Preventing a Graffiti Copyright Infringement Lawsuit

Filming and photographing in public venues – parks, streets, subway stations – for ads, TV spots and social media videos can produce exciting, creative results for advertising campaigns, but companies advertising should be careful when using shots featuring graffiti in the background. It may be protected by copyright law.  Even if the graffiti has not been lawfully created, but rather produced in an act of vandalism or trespass, the artist could raise a copyright infringement claim that could lead to a lawsuit.

In the past, street artists shunned mainstream publicity, so the last thing they wanted to do was openly claim ownership of copyrights in their works or take corporate money for commercial use. But cultural attitudes about graffiti and street art have changed. The once completely underground art scene is now beginning to operate more openly, making the likelihood of legal claims and litigation higher.

Several high-profile companies, American Apparel, Coach, American Eagle Outfitters and H&M who shot advertisements in public spaces, have found themselves inadvertently in the midst of such legal disputes with street artists. Even though an advertiser may have had permission from the property owners, even though the “artwork” was unsanctioned and unsigned or “tagged,” the graffiti artists have come forward after the ads were already in circulation, identified themselves and sought compensation and damages.

This is not only a problem for advertising and videographers, but for any property owner with graffiti anywhere on their property.  Can they demolish that work?  Can they paint over it? Can they have photographs taken of their property?  Will they be sued down the road by someone claiming to be a copyright owner of a legitimate work of protected art?

As for how this kind of litigation is resolved in court, there is no case law precedent on all of these issues. These cases tend to be settled out of court, because regardless of the merit of an infringement claim, they are costly to defend and the unwarranted negative publicity can injure a company’s reputation.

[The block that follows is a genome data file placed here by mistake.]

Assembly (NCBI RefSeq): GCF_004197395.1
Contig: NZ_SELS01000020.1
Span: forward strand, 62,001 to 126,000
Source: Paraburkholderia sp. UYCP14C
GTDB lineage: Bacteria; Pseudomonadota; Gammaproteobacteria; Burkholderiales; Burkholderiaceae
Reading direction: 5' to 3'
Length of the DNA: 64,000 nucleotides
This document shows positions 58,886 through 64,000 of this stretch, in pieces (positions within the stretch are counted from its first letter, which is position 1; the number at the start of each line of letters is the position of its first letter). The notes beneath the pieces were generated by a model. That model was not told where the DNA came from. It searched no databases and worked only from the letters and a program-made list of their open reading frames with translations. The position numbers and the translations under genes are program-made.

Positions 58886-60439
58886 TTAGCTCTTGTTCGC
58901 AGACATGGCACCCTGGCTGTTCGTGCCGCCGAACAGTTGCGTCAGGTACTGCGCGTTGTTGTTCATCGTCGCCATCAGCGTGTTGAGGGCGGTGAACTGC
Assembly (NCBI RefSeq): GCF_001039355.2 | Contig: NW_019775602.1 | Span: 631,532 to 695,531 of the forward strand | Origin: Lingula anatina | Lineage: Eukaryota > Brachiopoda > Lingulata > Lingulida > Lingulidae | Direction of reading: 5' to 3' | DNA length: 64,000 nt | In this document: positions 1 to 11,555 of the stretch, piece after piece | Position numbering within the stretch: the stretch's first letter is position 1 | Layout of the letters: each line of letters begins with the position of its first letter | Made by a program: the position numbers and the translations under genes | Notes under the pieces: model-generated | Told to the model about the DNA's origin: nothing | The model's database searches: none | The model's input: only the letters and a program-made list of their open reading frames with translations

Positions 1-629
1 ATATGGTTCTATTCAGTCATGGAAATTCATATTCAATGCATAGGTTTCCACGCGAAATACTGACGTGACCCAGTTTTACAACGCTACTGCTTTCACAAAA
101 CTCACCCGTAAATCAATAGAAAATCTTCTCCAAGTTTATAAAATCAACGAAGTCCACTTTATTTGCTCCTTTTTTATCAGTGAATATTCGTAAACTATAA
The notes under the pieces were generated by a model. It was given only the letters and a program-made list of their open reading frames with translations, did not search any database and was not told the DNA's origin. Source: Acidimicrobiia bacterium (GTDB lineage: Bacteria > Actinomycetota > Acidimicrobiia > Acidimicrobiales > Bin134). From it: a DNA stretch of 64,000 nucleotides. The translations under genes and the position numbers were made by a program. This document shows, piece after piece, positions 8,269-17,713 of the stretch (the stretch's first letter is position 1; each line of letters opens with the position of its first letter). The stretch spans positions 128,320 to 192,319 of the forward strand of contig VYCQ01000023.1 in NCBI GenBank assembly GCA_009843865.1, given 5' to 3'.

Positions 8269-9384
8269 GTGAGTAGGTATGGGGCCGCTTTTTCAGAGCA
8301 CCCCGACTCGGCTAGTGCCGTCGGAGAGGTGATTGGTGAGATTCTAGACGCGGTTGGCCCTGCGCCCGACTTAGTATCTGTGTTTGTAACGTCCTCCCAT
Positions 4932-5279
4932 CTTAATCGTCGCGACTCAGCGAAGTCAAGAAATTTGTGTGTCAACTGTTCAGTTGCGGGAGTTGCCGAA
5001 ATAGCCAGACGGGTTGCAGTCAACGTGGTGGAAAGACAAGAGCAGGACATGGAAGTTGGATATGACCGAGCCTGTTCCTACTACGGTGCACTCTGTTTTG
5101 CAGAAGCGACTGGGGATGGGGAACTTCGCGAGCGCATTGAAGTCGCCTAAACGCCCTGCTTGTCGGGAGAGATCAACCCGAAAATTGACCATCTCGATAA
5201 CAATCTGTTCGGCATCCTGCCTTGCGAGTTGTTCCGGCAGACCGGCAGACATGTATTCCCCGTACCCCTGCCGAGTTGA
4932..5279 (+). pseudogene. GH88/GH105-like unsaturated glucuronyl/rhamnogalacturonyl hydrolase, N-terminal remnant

Also, from a legal standpoint, the question of whether the copyrights of illegally created street art are valid has not yet been determined – so there would be some element of doubt as to how a litigation would be decided.

So how do property owners and companies prevent themselves from falling victim to this type of litigation? And how do they best mount a defense if a copyright infringement claim is made?

The first step is to secure consent from the graffiti artist, and finding that artist may entail:

  • Contacting the property owner (if applicable) to obtain the name of the graffiti artist
  • Contacting business owners or residents in the neighborhood
  • Contacting local graffiti artists groups or associations though social media
  • Asking known graffiti artists if they know the identity of the artist in question
  • Canvassing the neighborhood for other works created by the artist
  • Reaching out to the local police department

If a property owner or a company is unable to get permission from the graffiti artist to use the artwork in promotional photos or videos, there are one of two things that should be done. One, they should only use a small portion of the artwork so that it is not prominently displayed in the ad campaign. That way, if the artist decides to pursue a claim of copyright infringement, the property owner or company can support a “fair use” defense. A second appropriate course of action is to select alternative graffiti art – specifically works they have permission to use.